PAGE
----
While thinking about the future, it’s sometimes easy to forget where you’ve been. What I mean by “where you’ve been” is the history of your company, and the history of your products. All in all “your history” can be summed up by the relationship your customers have with your product, in other words your reputation.
Of course your reputation could be good or bad, but if you ignore/forget it you’ll come-off looking insincere. The consumer will usually think you don’t care. If you don’t fix the past, they will hate you back. Plus if you abandon what works, they’ll hate you for that too. They’ll leave thinking, “Why did you break it?”
We’re all anxious to chart new territory, to find some design or function that’s never been created, but building on a past reputation (bad/good) is almost more important. I think, many consumers are a little insecure about buying a new product. They wonder if it’ll work, if it’ll do the job it claims, if it’ll last, do they really need it, is it really better then the cheaper version. Building on something they know will help put those worries to rest.
It may even put a smile on their face.
Any student or job hunting professional will benefit from giving this PDF a read. It’s a collection of job hunting articles published in IDSA’s INNOVATION magazine.
Thanks RitaSue Siegel (author)!
Design is the profession that can change the quality of life within our society. IDSA, the Industrial Designers Society of America, is the strongest voice for design in the world. We are your advocate and we are here to help you in your career—right from the beginning.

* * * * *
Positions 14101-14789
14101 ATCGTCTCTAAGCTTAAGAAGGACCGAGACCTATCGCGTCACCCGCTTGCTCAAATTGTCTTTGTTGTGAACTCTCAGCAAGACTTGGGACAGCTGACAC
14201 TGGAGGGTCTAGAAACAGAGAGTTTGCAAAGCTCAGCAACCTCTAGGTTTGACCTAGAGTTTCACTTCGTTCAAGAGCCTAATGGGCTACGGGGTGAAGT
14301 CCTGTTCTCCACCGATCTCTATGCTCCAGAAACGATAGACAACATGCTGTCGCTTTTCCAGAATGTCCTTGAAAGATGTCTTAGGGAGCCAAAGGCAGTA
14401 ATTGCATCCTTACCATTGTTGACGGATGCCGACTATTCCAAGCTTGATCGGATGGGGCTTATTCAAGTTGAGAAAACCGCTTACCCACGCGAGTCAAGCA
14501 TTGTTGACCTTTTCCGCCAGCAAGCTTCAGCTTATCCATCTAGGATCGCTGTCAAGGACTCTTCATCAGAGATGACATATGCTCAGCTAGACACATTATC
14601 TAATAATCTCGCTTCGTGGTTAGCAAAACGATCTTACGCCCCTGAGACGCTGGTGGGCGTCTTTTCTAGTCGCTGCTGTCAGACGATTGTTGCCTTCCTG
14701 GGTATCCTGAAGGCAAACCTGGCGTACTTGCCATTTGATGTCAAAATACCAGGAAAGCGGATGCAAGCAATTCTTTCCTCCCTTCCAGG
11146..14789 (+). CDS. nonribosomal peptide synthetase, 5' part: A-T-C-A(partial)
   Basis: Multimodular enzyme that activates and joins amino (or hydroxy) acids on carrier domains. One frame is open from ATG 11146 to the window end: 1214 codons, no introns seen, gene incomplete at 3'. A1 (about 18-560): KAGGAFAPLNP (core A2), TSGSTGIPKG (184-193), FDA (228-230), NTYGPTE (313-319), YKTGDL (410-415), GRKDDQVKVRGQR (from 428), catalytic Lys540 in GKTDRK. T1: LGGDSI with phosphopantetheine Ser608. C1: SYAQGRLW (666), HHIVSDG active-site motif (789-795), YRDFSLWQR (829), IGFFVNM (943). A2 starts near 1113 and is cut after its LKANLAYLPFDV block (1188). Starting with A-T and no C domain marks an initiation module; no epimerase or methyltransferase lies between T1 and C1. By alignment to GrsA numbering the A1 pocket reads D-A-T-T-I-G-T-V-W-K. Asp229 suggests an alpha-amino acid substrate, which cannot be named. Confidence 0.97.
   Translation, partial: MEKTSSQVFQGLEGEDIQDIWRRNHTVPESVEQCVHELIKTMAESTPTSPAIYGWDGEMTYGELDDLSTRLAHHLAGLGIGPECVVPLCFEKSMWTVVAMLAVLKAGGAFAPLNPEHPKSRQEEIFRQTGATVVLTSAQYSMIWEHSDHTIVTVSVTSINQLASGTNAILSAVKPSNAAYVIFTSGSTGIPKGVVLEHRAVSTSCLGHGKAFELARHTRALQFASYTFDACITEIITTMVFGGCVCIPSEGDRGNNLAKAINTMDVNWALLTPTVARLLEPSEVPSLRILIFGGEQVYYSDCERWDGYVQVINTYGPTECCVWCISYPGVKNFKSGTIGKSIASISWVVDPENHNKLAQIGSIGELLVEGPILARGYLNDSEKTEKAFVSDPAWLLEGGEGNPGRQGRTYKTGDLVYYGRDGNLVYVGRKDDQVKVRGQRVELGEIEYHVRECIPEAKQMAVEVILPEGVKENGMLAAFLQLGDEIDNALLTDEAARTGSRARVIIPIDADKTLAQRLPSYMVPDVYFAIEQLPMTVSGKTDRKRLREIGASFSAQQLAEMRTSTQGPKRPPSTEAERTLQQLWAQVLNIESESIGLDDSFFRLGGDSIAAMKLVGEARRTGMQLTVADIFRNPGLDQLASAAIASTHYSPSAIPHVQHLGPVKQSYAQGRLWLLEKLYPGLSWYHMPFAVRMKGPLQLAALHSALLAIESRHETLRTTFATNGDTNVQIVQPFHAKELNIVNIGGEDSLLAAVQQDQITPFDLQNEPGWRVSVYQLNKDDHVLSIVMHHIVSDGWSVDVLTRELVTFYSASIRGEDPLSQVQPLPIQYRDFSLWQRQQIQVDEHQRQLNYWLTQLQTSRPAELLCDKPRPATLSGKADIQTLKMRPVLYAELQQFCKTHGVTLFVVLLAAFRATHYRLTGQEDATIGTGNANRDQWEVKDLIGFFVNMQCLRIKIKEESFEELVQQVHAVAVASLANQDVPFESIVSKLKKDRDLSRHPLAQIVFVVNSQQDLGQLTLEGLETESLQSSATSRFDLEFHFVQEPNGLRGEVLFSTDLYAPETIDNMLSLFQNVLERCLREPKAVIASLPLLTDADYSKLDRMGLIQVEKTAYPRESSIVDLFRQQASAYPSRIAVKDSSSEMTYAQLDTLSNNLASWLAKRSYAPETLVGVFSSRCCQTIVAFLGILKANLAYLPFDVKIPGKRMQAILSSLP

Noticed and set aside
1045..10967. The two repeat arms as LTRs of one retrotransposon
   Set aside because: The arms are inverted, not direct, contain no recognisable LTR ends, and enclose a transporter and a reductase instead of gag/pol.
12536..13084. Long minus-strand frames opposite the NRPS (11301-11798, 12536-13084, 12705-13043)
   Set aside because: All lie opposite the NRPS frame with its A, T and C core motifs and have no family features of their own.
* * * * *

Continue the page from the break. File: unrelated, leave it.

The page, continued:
(Image of Tiesto)
Industrial designers are stylists, engineers, inventors, and they’re creators, but a more uncommon label (and arguably most important) is orchestrator. An orchestrator creates music with elements, notes that existed before, yet they create something entirely unique and emotional. Designers are similar, they create objects and use materials that existed before. It’s not so much that you should create something that’s never been created, but organize something that’s never been organized.
If you’re not having fun, why are you a designer?
Sure you may have engineers hating your draft angles, or management asking for a mm of change… Hello, you’re DESIGNING. You literally get to sketch the future.
If you’re not having fun, do something else! There’s plenty of other people that would love to step into your shoes.
Just wanted to say thanks to Product Design Hub, for a little link love.
If you haven’t checked out Product Design Hub and your a product designer, what have you been doing online? It’s a great resource, and worth subscribing too.